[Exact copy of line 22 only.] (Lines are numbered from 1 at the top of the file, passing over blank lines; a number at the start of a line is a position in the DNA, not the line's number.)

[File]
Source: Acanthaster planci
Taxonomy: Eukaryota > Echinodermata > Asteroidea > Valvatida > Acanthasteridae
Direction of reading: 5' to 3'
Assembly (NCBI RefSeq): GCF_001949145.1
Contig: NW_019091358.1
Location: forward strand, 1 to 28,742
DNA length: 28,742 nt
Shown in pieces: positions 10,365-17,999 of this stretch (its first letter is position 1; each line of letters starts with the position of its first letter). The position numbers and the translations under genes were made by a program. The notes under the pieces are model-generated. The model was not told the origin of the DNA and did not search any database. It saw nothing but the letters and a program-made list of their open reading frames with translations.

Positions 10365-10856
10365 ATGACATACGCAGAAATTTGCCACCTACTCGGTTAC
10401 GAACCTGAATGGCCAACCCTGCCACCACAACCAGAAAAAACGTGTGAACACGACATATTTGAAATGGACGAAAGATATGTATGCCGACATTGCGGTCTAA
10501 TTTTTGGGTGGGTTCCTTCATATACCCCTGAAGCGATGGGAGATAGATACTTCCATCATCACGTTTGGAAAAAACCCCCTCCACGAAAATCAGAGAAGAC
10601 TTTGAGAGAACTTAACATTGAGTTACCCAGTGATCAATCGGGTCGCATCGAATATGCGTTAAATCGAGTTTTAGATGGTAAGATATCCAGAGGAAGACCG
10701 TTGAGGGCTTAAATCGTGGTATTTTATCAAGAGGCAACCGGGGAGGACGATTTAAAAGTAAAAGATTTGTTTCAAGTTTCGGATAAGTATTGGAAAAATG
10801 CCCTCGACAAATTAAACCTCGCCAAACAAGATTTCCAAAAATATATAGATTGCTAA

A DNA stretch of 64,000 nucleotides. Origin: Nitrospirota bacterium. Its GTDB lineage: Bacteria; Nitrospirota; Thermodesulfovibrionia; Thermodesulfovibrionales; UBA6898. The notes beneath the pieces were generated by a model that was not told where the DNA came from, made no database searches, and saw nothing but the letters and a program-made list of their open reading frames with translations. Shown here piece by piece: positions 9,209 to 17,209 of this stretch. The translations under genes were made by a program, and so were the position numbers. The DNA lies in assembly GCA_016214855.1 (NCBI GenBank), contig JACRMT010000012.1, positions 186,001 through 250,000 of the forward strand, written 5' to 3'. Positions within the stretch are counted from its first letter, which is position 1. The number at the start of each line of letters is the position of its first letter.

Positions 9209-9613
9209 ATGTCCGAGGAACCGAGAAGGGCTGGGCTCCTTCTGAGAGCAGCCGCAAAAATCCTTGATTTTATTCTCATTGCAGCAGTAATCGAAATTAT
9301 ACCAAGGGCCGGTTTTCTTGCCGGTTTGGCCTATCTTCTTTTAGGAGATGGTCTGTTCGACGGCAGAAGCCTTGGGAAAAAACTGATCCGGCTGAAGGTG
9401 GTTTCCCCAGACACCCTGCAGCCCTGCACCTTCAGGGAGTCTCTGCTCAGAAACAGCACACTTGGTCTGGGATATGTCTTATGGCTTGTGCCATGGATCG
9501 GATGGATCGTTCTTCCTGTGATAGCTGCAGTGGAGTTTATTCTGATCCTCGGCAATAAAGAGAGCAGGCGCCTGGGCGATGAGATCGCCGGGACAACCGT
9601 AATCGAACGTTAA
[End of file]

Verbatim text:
9601 AATCGAACGTTAA